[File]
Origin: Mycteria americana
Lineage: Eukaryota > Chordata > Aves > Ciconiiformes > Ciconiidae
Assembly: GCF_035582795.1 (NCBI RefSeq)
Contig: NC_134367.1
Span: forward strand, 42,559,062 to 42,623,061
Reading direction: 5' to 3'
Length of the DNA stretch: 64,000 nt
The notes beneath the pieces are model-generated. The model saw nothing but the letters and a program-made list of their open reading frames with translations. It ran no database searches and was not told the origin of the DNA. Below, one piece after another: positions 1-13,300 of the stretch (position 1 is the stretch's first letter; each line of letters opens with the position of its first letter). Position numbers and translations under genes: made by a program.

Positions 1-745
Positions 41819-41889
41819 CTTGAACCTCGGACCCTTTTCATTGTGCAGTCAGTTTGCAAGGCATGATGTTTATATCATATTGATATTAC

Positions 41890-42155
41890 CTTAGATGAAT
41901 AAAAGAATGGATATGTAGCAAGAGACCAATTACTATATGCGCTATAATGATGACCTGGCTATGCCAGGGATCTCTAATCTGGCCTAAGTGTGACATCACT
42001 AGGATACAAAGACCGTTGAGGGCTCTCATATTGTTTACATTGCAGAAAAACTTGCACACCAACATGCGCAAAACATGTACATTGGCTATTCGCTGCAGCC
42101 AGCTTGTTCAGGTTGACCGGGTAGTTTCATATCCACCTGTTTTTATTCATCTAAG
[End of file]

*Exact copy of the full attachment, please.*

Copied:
Origin: Mycteria americana
Lineage: Eukaryota > Chordata > Aves > Ciconiiformes > Ciconiidae
Assembly: GCF_035582795.1 (NCBI RefSeq)
Contig: NC_134367.1
Span: forward strand, 42,559,062 to 42,623,061
Reading direction: 5' to 3'
Length of the DNA stretch: 64,000 nt
The notes beneath the pieces are model-generated. The model saw nothing but the letters and a program-made list of their open reading frames with translations. It ran no database searches and was not told the origin of the DNA. Below, one piece after another: positions 1-13,300 of the stretch (position 1 is the stretch's first letter; each line of letters opens with the position of its first letter). Position numbers and translations under genes: made by a program.

Positions 1-745
Positions 41819-41889
41819 CTTGAACCTCGGACCCTTTTCATTGTGCAGTCAGTTTGCAAGGCATGATGTTTATATCATATTGATATTAC

Positions 41890-42155
41890 CTTAGATGAAT
41901 AAAAGAATGGATATGTAGCAAGAGACCAATTACTATATGCGCTATAATGATGACCTGGCTATGCCAGGGATCTCTAATCTGGCCTAAGTGTGACATCACT
42001 AGGATACAAAGACCGTTGAGGGCTCTCATATTGTTTACATTGCAGAAAAACTTGCACACCAACATGCGCAAAACATGTACATTGGCTATTCGCTGCAGCC
42101 AGCTTGTTCAGGTTGACCGGGTAGTTTCATATCCACCTGTTTTTATTCATCTAAG